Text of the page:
With decades of experience in transportation issues within the private and public sectors, Janette Sadik-Khan is undoubtedly an expert. But after six years spearheading some of the most pioneering approaches to people-first street design while leading the transportation department in America’s most populous city, today she’s also a bit of a legend. She’ll be sharing her insights with participants at our conference, Intersections: Creating Culturally Complete Streets in Nashville April 3-4. Register now.
Presenting: Janette Sadik-Khan
Janette Sadik-Khan at the Transforming Transportation 2015 conference. (Photo credit: WRI Ross Center for Sustainable Cities, Flickr)
Streets are some of the most ubiquitous and valuable public spaces that a city has. And few people know that as intimately as Janette Sadik-Khan.
From 2007 to 2013, Sadik-Khan was the commissioner of the NYC Department of Transportation and today she continues working as a sustainable transportation consultant with Bloomberg Associates. During her six years with NYC she showed her city—and the country—what can be accomplished when we put people first in transportation planning.
Perhaps most famously, Sadik-Khan closed five blocks to cars on Broadway through Times Square and expanded the space for people as an ad-hoc park. With some paint and lawn chairs from the hardware store, the project was initially temporary. Then the results came in: crashes declined, travel times improved, and business was booming. Those outcomes were enough to convince Mayor Michael Bloomberg and other stakeholders to make the installation permanent, creating new space for people in one of the world’s busiest cities.
Paint the city you want to see
The use of temporary materials—like paint, temporary street furnishings, art installations, and planters—was key, and it allowed Sadik-Khan and her department to test ideas and get community buy-in quickly. Instead of waiting years for planning reviews or complicated studies, improvements were made in a matter of days. “The proof,” she says, “is not in a computer model, but in the real-world performance of a street.”
With those tools in hand, Sadik-Khan lead the creation of more than 60 pedestrian plazas like the one in Times Square across NYC, converting more than 26 acres of car lanes into spaces for people. This tactic has since been utilized from Boston to Buenos Aires. She built nearly 400 miles of on-street bike lanes, including the first parking-protected bike lane in the country, and launched the Citi Bike bike share program. Under her tenure, the number of people biking doubled in the city. And some of the city’s most congested bus corridors also saw improvements, with 57 miles of dedicated bus lanes and pre-board payment systems helping improve speed and reliability.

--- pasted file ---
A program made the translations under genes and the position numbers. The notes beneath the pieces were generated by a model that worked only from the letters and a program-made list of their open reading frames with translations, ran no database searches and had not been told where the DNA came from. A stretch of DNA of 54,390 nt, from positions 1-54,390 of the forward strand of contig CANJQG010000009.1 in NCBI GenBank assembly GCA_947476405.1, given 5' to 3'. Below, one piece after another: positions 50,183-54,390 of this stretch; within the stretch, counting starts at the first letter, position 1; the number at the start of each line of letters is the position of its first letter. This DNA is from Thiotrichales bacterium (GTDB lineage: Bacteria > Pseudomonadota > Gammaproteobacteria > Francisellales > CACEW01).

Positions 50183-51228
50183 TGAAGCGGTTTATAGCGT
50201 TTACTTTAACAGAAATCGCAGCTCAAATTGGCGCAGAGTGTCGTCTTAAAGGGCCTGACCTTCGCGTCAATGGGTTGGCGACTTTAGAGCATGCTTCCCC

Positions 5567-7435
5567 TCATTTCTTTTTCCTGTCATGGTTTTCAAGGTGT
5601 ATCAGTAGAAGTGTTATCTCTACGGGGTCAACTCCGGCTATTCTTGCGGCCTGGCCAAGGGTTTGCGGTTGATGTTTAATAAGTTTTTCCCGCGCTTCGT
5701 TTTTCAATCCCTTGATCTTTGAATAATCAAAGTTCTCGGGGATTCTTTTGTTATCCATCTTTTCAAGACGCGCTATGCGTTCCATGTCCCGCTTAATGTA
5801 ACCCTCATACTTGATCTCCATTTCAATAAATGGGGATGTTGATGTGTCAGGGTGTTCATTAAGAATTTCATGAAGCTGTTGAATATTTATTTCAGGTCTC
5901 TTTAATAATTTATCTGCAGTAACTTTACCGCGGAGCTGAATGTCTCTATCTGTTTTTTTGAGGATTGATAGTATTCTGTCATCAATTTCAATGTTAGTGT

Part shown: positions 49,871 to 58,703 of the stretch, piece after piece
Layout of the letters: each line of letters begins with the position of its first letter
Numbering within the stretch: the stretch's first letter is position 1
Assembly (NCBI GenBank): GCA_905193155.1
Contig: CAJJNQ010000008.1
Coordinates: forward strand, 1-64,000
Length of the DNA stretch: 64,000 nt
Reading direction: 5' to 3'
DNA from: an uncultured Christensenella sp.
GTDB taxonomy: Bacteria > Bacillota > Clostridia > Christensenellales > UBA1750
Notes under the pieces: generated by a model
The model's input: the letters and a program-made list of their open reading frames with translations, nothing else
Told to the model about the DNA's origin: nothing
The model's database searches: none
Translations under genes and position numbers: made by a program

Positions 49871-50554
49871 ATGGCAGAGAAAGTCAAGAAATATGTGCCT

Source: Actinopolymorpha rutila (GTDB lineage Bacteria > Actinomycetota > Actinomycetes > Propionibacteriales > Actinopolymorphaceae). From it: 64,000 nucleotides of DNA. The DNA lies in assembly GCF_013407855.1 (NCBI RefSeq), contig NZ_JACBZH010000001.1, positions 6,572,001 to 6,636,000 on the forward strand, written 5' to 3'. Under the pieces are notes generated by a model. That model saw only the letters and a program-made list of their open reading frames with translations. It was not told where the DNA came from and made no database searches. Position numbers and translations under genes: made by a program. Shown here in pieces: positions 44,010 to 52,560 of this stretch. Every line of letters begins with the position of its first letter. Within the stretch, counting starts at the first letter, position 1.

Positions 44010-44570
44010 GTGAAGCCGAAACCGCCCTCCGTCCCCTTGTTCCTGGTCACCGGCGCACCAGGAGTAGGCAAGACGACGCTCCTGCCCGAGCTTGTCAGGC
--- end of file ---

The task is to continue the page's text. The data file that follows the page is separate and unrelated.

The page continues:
“We worked hard to refocus our agenda, to maximize efficient mobility. Providing more room for buses, more room for bikes, more room for people to enjoy the city, and to make our streets as safe as they can be for everybody that uses them.”
– Janette Sadik-Khan
Success through emulation
More important than her specific accomplishments in NYC, Sadik-Khan showed what’s possible with some paint, creative thinking, and a human-centered approach. Communities big and small have used these same techniques to create change on their own streets, and examples abound: In Macon, GA, a bike lane demonstration project boosted biking by 800 percent and has led to the creation of permanent lanes. In Everett, MA, the city used simple orange cones to create a temporary bus lane that decreased travel times for both buses and cars, and has the potential to be a model for other towns around the country.
A pedestrian plaza created in the Leimert Park neighborhood of Los Angeles. (Photos from LADOT)
Today, Janette Sadik-Khan continues creating people-friendly, efficient, and sustainable streets at Bloomberg Associates, a philanthropic organization that works directly with mayors around the world to improve the quality of life of their residents. At Intersections, we’ll explore how arts and culture can help communities design streets that solve their unique transportation challenges and reflect their local character. Sadik-Khan’s experience doing exactly that both in New York City and working around the world makes her an exciting addition to our roster of keynotes and panelists at Intersections. Register today. The conference is just over a month away!
“It’s possible to change your streets quickly. It’s not expensive, it can provide immediate benefits, and it can be quite popular. You just need to reimagine your streets. They’re hidden in plain sight.”
– Janette Sadik-Khan